Thus social capital achieves; it facilitates ends. While Bourdieu’s definition implicitly describes social capital as a resource that facilitates ends for an individual, Coleman’s definition remains open to ends benefiting a social group. This variety of ends appears somewhat analogous to Putnam’s distinction (in this volume) between private and public returns. Both definitions imply that social capital is not a single “something.” A full description of a Coleman-esque social capital should identify the relevant social structure and the attributes of this structure that, through simple or complicated means that may incorporate social action, facilitate specified ends for specified individuals or groups. Such a description of social capital does not distinguish what social capital is from what social capital does, a distinction that Woolcock (in this volume) deems essential, but subsequent empirical and theoretical work may find that certain attributes of social structure do indeed work to achieve a multitude of ends, thereby allowing us to separate analytically these attributes from their effects.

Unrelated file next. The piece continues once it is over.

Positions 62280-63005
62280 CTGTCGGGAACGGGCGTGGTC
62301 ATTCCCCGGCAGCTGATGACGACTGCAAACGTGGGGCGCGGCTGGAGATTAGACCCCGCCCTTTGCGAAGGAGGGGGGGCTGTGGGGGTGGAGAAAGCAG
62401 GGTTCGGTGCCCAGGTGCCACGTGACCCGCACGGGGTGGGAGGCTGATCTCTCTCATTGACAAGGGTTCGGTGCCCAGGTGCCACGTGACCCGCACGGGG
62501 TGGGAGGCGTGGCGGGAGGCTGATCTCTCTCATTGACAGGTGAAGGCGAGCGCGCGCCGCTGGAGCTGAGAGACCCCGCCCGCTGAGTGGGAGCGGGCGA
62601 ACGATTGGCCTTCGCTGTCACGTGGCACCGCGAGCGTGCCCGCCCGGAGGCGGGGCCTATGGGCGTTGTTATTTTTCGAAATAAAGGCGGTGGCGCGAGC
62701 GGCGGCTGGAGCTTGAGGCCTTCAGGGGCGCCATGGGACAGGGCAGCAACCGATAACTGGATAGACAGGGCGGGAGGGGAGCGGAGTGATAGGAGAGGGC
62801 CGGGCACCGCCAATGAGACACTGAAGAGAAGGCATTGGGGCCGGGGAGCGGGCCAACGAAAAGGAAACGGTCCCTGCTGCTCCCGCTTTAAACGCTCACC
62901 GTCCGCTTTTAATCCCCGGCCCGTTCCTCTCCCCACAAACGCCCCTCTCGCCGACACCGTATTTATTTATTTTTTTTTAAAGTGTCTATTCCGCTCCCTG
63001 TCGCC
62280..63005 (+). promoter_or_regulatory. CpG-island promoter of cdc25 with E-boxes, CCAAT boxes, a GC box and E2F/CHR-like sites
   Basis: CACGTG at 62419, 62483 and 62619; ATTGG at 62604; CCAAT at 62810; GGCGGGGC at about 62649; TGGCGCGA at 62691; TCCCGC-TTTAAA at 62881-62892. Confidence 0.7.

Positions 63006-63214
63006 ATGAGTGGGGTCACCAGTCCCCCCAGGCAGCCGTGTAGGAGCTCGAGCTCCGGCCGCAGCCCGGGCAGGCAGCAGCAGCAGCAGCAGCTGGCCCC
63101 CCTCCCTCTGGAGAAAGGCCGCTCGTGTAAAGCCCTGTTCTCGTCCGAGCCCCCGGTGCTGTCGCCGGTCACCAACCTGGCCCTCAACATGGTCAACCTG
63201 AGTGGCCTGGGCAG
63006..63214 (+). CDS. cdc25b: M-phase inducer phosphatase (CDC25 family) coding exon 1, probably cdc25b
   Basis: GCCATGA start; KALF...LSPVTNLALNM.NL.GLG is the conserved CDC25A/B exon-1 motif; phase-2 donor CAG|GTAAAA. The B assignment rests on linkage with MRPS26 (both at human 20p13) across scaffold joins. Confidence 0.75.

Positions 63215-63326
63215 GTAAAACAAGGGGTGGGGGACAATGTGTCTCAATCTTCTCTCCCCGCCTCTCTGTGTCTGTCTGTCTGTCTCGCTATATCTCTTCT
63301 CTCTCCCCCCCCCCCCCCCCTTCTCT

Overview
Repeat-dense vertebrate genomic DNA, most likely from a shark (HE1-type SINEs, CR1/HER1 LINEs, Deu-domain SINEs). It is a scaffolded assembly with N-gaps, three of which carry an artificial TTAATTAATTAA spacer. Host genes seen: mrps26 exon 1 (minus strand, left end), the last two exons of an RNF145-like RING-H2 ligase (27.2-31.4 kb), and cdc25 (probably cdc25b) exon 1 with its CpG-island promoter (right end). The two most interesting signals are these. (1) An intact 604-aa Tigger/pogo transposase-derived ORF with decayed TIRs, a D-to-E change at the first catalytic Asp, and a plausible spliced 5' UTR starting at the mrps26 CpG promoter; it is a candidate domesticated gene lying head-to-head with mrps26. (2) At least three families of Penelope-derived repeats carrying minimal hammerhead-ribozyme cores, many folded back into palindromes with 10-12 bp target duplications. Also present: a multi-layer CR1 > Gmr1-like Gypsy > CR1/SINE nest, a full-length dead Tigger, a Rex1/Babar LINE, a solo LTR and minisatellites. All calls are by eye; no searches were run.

There are multiple forms of social capital. A given network of mutual acquaintance with long-term obligations and trust is not necessarily one with deeply held norms pertaining to a common good, nor need it be a network that facilitates the flow of certain kinds of information. (These are three forms of social capital described by Coleman.) It follows, then, that such multiple social capitals can work to achieve various ends. Thus, for example, social capital has been thought to promote economic growth and development[ 32 ] and the performance of political institutions,[ 33 ] as well as the health of populations.